Tuesday, August 26, 2008

As the World Turns

Pim came back last night about 8:30.

At first she said it was because she needed a place to sleep until she found a room. When I told her on Sunday we had to separate, I had also said it was OK for her to stay here temporarily. It didn't take long before she threw her arms around me and asked to stay permanently. Of course I said yes. "I will tell my friends about you," she promised.

Now I am embarrassed about my dramatic post of Sunday. What I interpreted as tragedy probably looks like an episode in a soap opera. My young lover can't make her mind what she wants and I succumb to her every whim. The old dog has forgotten all his tricks.

After hearing the news, my friends had consoled me. Marcus wrote:
It's good that you let her go, and good if you can do so nicely. You are right, she is younger than you and, from what I've seen in your blog, never happy about telling her family and friends. How long could it really last? So wish her well and put it in perspective. A good year for you, for both of you, and now you can both move on.
Eric advised me to keep my chin up, and prescribed the traditional method of debauchery for healing a broken heart:
I'm envious of you, big time ! All those tens of thousands lucky available Thai girls out there just dying to meet somebody exactly like you. I figure by another two - three weeks you'll have trouble juggling them all, bad boy!
Holly suggested I "take a break & hit upscale the bar scene," a wine tasting with tapas this week at a watering hole in her neighborhood. She sent me the web link for a clinical study at Johns Hopkins in Baltimore offering psilocybin to people with a diagnosis of cancer ("probably you have to fake anxiety"). Jerry said he was there for me if I needed anything.

By this morning it was as if Pim had never left. She was in a rush to get to work early at the Post Office because the Peoples Alliance for Democracy is threatening to shut down the city today in its campaign to overthrow the Samak government. More than 100,000 are expected to block roads and surround Government House. At dawn a small group tried and failed to take over one of the government-owned television stations, NBT. The morning news shows police confiscating a variety of scarey weapons from protesters.

As I walked her to the bus stop, I told her we had to talk tonight, something farang like to do. Thais, on the other hand, according to Thailand Fever: A Road Map for Thai-Western Relationships (Bangkok, 2004), avoid confrontation at all costs, and will tell a "noble lie" to save face and the feelings of others. The authors, Chris Pirazzi and Vitida Vasant, write that truth takes a back seat. To deal with your partner's shyness and reservation, they offer this advice:
Whenever you sense the slightest bit of hesitation and even somethimes when you don't, gently, but persistanly ask her if everything is ok. Make it clear that you really want to know how she feels and you won't be offended, no matter what she says. Eventually, you will pry true feelings out of her and you should be able to make her happier.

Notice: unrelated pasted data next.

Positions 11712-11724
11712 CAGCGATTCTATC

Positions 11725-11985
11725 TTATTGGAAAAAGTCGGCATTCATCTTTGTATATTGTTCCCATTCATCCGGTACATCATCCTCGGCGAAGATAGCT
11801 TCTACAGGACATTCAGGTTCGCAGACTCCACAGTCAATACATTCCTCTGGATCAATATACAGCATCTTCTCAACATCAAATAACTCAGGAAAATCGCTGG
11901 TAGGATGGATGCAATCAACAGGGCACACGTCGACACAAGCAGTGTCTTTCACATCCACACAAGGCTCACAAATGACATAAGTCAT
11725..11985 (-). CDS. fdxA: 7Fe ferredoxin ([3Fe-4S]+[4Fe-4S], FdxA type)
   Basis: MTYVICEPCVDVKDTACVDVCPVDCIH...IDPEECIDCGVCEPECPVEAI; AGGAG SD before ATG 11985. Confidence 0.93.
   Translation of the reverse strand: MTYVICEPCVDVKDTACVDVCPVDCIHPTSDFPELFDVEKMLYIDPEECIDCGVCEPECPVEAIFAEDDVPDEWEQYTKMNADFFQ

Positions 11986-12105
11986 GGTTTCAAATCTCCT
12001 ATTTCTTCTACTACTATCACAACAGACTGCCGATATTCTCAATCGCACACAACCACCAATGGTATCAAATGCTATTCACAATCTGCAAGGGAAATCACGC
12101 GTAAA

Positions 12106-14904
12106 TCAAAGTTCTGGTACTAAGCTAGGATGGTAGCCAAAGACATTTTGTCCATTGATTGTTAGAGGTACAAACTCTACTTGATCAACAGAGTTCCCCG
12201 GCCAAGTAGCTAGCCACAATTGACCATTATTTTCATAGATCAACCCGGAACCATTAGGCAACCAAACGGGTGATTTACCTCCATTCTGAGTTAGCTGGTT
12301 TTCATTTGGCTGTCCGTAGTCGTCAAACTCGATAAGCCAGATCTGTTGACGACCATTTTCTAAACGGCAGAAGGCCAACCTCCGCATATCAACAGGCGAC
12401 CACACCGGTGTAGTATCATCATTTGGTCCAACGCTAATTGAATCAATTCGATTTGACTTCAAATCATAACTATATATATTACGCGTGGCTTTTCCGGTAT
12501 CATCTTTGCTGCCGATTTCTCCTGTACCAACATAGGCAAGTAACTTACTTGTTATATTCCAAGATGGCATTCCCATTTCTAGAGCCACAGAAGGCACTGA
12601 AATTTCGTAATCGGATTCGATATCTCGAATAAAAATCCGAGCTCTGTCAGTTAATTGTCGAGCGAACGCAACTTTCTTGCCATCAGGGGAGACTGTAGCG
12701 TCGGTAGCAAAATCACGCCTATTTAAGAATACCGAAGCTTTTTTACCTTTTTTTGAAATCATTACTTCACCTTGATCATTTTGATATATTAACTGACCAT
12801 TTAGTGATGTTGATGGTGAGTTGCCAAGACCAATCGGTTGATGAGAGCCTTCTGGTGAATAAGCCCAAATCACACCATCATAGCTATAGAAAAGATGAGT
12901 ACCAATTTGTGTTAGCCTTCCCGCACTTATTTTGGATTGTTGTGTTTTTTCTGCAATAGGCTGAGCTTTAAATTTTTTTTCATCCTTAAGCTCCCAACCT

Why didn't you call or send me a message yesterday that you wanted to come back? I asked. If you didn't want to separate after all, why didn't you try and talk me out of it. "Because I was scared," she said. "I didn't want you argue." She talked about her fears at work yesterday with her colleague Boy, a gay man who is her closest confidant. "What should I do?" she asked him. "Go ask if you can use the shower, and then walk out naked," was his suggestion.

If either of us are unhappy, I told her this morning, then we might have to separate, for good this time. We both know how hard it is for you to continually lie about our relationship. Each of us has to decide what is best for our life, to live together or to go our separate ways. Last night Pim said that she wanted to go with me to the Buddhist temple for tambon, to gain merit by giving a gift to the monks. "To celebrate our new life," she explained.

And Now For Something Completely Different: Prime time in Denver is drinking morning coffee time in Bangkok, very convenient for watching the Democrats Convention. This morning I saw most of Teddy Kennedy's courageous speech, and listened to Michelle Obama and her family. After the choice of Joe Biden, I knew that Obama was someone I could support. And listening to the couple's story has impressed me even more. They do articulate the core values of the Democratic Party, values I've subscribed to since I first voted for John Kennedy in 1960.

But the commentators also have it correct that the Democrats have must begin and continue to pound the record of the most unpopular president in U.S. history and his surrogate John McCain who would be one more unmitigated disaster for the country. Iraq should be named as an immoral and costly mistake (is that too soft a word?) and the collapse of the U.S. economy should be laid at the doorstep of Bush and the pro-business Republicans. Hopefully the Democrats have their big guns in reserve, but they've yet to be fired.

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